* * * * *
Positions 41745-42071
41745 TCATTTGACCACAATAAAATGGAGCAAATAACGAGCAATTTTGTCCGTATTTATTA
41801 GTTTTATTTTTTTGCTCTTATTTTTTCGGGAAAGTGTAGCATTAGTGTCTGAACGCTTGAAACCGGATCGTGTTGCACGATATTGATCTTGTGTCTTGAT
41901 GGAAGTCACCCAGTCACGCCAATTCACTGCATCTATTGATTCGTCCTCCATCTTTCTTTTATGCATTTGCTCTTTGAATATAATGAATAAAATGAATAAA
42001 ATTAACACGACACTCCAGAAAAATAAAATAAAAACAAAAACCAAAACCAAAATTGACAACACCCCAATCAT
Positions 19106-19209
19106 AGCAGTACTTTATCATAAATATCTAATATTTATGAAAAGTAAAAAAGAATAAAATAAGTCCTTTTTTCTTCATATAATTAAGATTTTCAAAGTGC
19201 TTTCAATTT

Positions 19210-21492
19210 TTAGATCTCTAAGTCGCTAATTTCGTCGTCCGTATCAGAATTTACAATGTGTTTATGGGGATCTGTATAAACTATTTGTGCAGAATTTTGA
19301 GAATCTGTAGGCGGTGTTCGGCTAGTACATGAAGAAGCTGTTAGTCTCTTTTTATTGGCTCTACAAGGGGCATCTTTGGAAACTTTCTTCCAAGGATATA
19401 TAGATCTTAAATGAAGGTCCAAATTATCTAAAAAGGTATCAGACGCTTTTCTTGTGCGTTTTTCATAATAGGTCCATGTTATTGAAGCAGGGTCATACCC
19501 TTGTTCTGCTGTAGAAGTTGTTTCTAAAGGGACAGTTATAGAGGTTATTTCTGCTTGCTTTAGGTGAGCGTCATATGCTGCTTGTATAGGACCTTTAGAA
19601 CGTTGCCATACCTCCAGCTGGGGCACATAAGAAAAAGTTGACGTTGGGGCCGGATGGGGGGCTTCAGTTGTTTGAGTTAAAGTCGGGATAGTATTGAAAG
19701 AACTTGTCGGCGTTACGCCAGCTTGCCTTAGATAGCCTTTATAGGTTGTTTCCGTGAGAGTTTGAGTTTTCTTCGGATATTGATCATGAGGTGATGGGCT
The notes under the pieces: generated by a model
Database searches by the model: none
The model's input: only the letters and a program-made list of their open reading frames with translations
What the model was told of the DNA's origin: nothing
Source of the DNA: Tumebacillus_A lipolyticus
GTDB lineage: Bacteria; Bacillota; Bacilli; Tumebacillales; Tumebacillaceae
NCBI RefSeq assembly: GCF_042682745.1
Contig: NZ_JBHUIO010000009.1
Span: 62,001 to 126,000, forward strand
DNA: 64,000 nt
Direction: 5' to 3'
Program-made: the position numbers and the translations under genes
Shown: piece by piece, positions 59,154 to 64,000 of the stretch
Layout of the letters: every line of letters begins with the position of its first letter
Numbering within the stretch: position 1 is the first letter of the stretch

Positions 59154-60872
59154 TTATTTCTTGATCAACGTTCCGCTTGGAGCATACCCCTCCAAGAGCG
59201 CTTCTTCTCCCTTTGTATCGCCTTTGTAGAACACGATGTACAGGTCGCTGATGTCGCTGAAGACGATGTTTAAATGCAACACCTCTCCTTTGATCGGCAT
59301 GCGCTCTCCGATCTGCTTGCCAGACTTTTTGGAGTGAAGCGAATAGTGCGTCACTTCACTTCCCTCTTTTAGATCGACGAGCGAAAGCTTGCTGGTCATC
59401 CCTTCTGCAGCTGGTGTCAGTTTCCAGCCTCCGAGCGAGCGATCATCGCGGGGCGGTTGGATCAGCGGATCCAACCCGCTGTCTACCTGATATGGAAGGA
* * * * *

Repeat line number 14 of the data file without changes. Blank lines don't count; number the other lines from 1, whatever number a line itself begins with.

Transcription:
19601 CGTTGCCATACCTCCAGCTGGGGCACATAAGAAAAAGTTGACGTTGGGGCCGGATGGGGGGCTTCAGTTGTTTGAGTTAAAGTCGGGATAGTATTGAAAG